Joe Bertrand Soaring Above Competition

The Fighting Illini basketball team struggles scoring points at times. So seeing what Joe Bertrand has done the last five games is encouraging. He has hit 34 of his last 47 shots and provided a big boost when the Illini needed it most. Whoever said Bertrand would never help the Illini ignored how a player can improve over time. And they failed to understand Bertrand.

Joe Bertrand has come a lot way this year. Beginning with the Italy tour, the redshirt sophomore began to assert himself. But he had two lost years prior to that.

"I had a rough time when I came here. I got hurt freshman year and had to sit out. Last year I had to sit down and watch. But this year I got a chance to get in a game and do things.

"The older players told me they went through the same thing, had to wait for their turn. It's frustrating at times, but being patient is a really big key."

Many assumed he would transfer to another school. But he believed in himself and wanted a degree from Illinois. It is now paying off. Did he ever consider transferring?

"Not really. I was just waiting for my turn and played hard in practice. They told me they hadn't forgotten about me, that one day I would get my turn. When my chance comes, I'd better be ready. Once it came, I just took it and played my game."

His game is slashing to the basket. While he sometimes struggles with set shots, Bertrand is comfortable with floaters off penetration that find the bottom of the net with regularity. Illinois head coach Bruce Weber is impressed.

"His pull-up jumper, he gets up as high as anybody. When he jumps up there, he gets so high, it's almost like he just lays it over the rim. As long as he just stays under control and keeps things simple, he was 9 for 9, 6 for 10, 4 for 8, 4 for 8 and 11 for 12 (in his last five games). That's pretty good for anybody, so he's been effective with that."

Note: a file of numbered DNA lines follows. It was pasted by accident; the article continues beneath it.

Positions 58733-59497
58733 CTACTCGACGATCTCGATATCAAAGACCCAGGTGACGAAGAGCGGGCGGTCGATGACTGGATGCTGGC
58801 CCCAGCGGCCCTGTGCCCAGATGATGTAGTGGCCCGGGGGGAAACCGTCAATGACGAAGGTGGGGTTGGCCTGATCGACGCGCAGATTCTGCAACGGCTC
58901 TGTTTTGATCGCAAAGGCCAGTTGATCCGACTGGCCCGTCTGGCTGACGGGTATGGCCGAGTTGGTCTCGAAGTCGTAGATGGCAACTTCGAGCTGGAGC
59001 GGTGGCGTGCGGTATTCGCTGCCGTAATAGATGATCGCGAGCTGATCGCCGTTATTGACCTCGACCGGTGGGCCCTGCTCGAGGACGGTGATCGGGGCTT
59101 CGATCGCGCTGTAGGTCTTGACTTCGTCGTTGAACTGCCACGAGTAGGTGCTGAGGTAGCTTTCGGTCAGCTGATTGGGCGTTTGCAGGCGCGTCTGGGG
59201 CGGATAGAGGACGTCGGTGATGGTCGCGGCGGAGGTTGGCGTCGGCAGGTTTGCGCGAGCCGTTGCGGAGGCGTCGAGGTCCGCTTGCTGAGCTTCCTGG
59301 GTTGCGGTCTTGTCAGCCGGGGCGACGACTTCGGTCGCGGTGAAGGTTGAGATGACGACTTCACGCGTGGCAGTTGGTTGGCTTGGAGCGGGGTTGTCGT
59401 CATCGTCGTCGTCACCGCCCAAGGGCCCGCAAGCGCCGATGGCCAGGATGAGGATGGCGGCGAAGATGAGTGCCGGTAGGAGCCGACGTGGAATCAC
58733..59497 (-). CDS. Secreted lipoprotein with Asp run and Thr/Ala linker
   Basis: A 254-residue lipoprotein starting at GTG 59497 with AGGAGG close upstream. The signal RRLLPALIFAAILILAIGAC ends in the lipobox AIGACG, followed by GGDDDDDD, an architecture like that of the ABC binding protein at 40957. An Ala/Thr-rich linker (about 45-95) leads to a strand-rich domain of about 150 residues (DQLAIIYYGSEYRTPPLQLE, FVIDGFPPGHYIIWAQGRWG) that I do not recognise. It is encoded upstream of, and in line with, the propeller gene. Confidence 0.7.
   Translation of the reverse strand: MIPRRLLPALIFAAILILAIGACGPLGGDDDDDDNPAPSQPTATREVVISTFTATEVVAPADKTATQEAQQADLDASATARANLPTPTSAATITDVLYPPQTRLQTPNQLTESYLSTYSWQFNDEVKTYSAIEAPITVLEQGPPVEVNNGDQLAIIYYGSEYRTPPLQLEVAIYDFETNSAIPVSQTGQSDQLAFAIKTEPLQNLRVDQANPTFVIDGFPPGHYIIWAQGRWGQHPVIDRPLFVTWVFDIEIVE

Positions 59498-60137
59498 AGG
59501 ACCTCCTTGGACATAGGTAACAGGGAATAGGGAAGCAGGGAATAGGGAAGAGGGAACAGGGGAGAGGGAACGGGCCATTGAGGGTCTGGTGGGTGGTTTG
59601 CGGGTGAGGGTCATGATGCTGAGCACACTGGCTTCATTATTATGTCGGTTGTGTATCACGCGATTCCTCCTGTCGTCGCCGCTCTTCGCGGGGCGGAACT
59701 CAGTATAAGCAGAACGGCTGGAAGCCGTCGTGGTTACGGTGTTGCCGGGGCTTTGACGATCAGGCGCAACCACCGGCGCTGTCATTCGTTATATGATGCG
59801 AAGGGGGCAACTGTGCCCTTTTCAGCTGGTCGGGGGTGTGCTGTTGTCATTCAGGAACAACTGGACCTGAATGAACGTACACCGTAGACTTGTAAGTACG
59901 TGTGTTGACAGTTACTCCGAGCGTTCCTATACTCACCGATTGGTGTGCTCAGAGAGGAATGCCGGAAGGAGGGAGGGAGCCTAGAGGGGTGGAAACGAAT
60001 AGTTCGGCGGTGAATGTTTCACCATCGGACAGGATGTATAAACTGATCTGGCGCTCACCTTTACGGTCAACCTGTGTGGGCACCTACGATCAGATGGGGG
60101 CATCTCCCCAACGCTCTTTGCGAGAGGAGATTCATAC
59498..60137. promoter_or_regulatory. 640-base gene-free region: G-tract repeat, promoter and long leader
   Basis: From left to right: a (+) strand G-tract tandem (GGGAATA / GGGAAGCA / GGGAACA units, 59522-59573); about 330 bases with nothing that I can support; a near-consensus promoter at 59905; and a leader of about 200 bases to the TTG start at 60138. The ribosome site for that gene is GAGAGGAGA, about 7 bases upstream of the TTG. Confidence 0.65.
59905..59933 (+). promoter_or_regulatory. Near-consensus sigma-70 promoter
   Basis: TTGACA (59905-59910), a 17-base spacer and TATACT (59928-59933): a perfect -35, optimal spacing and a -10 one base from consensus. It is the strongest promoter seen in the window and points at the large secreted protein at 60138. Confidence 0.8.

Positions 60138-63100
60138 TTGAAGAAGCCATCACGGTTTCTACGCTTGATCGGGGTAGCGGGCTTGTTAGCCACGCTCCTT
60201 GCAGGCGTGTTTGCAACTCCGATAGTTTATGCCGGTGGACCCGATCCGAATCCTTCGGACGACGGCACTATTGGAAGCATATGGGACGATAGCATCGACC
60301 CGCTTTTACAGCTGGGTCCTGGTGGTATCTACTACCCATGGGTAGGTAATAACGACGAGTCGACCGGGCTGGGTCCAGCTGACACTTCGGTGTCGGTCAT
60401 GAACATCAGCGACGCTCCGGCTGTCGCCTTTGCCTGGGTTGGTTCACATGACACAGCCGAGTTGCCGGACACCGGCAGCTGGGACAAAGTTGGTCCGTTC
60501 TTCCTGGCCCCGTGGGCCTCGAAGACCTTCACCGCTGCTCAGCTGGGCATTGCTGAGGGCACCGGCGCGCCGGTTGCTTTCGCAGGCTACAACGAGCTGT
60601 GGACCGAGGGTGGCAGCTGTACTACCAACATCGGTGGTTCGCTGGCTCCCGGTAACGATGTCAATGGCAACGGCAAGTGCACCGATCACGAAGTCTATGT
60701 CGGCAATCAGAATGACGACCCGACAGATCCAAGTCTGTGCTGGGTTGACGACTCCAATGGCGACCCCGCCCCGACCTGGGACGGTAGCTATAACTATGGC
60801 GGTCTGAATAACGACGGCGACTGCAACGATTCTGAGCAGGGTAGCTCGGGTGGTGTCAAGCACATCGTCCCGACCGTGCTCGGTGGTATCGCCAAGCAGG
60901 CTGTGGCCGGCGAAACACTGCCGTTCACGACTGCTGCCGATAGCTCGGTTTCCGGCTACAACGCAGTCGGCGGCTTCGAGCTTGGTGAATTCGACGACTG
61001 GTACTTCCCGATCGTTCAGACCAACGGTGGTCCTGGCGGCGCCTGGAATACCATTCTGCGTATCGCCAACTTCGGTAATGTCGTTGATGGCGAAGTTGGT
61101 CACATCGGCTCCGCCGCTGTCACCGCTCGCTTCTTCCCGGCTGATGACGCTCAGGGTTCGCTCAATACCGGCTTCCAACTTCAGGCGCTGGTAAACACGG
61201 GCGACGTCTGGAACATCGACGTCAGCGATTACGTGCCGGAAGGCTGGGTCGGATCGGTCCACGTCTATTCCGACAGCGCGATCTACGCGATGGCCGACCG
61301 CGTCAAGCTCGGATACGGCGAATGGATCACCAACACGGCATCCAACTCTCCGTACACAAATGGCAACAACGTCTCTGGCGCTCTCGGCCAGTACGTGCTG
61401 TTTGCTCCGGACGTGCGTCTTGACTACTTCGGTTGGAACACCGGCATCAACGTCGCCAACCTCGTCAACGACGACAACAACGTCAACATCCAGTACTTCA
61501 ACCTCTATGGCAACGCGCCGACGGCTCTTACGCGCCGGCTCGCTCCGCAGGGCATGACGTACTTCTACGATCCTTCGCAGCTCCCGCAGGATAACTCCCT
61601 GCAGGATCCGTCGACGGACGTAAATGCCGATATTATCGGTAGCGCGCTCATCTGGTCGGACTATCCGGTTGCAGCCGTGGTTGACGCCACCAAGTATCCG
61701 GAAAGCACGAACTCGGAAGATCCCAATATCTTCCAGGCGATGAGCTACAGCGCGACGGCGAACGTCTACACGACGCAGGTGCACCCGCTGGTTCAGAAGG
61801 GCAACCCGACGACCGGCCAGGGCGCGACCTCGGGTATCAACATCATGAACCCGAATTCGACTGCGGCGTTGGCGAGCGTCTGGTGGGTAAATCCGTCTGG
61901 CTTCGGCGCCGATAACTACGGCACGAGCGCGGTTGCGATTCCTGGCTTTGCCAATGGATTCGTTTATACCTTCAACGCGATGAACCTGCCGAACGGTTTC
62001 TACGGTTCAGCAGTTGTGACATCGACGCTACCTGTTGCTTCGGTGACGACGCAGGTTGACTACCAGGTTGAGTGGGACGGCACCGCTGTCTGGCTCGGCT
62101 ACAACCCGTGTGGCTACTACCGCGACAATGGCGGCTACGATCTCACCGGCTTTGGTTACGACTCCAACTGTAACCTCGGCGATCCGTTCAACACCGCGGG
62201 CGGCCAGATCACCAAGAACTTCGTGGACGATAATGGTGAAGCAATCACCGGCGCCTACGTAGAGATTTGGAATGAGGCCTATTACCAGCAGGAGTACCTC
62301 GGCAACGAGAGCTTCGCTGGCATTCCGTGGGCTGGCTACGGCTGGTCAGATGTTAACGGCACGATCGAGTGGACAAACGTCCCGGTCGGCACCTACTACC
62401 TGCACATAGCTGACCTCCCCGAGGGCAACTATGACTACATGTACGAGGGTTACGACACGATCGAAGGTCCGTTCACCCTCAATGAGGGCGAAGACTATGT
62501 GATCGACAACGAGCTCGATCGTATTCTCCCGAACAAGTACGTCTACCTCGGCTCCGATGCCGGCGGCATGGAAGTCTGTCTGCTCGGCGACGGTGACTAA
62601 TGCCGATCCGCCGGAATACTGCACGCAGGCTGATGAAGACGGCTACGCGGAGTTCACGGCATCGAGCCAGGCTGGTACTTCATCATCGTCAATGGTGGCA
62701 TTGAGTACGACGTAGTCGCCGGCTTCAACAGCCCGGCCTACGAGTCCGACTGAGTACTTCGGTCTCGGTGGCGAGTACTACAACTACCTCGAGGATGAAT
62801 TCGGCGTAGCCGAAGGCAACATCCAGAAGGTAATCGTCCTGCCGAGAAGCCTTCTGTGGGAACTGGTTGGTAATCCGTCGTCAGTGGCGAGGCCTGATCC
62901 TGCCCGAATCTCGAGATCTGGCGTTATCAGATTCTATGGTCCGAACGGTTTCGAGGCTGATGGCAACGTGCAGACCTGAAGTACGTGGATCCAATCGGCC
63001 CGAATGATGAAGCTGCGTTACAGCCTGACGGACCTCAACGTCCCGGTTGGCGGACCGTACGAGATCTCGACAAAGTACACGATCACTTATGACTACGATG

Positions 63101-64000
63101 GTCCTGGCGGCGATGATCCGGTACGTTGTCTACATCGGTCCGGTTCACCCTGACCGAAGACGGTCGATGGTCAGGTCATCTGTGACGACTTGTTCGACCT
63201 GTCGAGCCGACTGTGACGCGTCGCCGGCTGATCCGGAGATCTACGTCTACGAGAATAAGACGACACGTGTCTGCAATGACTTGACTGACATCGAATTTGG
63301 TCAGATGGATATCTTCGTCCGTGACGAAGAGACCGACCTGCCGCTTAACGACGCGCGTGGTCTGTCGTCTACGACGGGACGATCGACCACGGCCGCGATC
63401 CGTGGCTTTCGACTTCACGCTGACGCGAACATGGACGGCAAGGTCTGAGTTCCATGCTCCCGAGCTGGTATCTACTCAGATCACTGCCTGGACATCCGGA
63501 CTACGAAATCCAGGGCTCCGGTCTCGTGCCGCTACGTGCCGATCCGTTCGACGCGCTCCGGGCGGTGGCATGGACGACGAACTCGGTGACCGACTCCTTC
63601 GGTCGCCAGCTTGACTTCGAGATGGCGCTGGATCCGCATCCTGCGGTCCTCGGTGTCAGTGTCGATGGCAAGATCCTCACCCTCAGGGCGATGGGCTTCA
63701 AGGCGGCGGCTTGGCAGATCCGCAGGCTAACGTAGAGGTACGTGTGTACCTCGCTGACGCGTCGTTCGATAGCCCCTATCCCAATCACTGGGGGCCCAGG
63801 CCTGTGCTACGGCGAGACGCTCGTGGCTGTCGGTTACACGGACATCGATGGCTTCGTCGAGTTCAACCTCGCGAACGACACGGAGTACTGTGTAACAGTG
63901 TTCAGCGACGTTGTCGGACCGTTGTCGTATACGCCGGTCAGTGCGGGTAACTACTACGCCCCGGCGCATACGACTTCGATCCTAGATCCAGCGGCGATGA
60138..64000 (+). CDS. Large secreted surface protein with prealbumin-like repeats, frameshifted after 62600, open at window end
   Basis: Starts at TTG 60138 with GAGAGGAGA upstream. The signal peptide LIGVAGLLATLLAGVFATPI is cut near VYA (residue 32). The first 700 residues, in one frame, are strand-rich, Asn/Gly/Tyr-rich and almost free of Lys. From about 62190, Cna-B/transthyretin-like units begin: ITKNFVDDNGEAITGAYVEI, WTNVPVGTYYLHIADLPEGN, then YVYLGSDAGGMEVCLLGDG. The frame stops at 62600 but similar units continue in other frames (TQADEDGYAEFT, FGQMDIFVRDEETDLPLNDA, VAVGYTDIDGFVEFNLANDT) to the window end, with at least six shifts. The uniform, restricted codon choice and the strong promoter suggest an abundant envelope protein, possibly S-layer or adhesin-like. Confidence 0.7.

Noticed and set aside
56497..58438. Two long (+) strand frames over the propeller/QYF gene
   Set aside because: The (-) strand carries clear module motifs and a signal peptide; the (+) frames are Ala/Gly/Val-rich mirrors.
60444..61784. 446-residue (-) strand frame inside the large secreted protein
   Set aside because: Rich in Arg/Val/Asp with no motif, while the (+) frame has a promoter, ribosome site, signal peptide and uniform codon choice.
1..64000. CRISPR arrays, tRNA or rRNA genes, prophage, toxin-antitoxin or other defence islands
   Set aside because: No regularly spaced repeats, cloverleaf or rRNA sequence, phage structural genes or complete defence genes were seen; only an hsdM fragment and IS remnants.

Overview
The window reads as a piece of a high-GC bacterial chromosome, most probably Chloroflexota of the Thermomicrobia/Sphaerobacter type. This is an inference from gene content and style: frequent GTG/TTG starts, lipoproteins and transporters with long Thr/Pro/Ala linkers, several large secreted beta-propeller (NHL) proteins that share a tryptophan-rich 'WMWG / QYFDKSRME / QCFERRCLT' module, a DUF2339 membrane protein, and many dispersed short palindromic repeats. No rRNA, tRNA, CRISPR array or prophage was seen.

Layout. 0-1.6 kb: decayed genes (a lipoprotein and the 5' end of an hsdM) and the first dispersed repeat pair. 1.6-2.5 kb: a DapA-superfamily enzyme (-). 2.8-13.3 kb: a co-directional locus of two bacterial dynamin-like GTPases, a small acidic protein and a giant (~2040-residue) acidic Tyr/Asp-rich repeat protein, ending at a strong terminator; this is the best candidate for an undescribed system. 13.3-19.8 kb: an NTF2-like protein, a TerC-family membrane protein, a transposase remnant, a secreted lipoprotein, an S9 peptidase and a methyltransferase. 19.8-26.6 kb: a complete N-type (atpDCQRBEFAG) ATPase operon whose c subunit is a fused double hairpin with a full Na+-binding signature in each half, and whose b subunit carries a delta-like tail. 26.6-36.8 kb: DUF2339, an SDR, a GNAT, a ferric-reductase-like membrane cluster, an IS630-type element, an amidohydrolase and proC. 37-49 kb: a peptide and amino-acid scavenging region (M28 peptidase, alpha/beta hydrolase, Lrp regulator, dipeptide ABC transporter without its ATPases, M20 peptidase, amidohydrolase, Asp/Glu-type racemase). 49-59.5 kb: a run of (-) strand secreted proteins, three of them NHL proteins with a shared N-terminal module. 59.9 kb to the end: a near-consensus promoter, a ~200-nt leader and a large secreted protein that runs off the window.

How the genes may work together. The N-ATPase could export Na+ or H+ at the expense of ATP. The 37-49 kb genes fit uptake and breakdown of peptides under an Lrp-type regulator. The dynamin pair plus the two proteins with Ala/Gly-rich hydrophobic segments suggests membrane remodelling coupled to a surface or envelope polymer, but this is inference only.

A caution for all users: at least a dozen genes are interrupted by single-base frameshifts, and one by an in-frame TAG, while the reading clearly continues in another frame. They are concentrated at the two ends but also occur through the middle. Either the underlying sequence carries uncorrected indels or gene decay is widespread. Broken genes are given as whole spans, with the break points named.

The 6'-5" Sterling product hasn't always played with confidence, but the slashing floater is an exception for him.

"I've been doing that since fifth grade. I'm really working on my pull-up game. I've been doing it for so long, it's just part of my game. I'm gonna try to broaden my game out more. If I get out to the three point line, it will make defenses spread out, and I'll be a much better player."

The three pointer is still a work in progress.

"I know that's not really my strength, so I'll stay with my strengths. I'll leave that to D.J. (Richardson) and Brandon (Paul) to hit the threes. It's not really my strength, but I can knock them down here and there."

Classmate Paul is eager to brag how his friend has come through for the Illini lately.

"It's huge. We've got great players on the team. He stepped up for us; we had guys injured. He's the player I always knew he was, he just needed time to fill out and get more confidence. When you've got a few go-to guys, it will be tough on our opponents.

"The kid's a player. He had a minor setback his freshman year. He's one of the most patient guys I've seen. If I was in his situation, I don't know how I would have taken it. He's just grown so much and keeps learning, keeps getting better. He's hard to guard."

Confidence has been a recurring problem for Bertrand, possibly because he thinks too much instead of just letting things happen naturally. His recent success has been a boon to his psyche.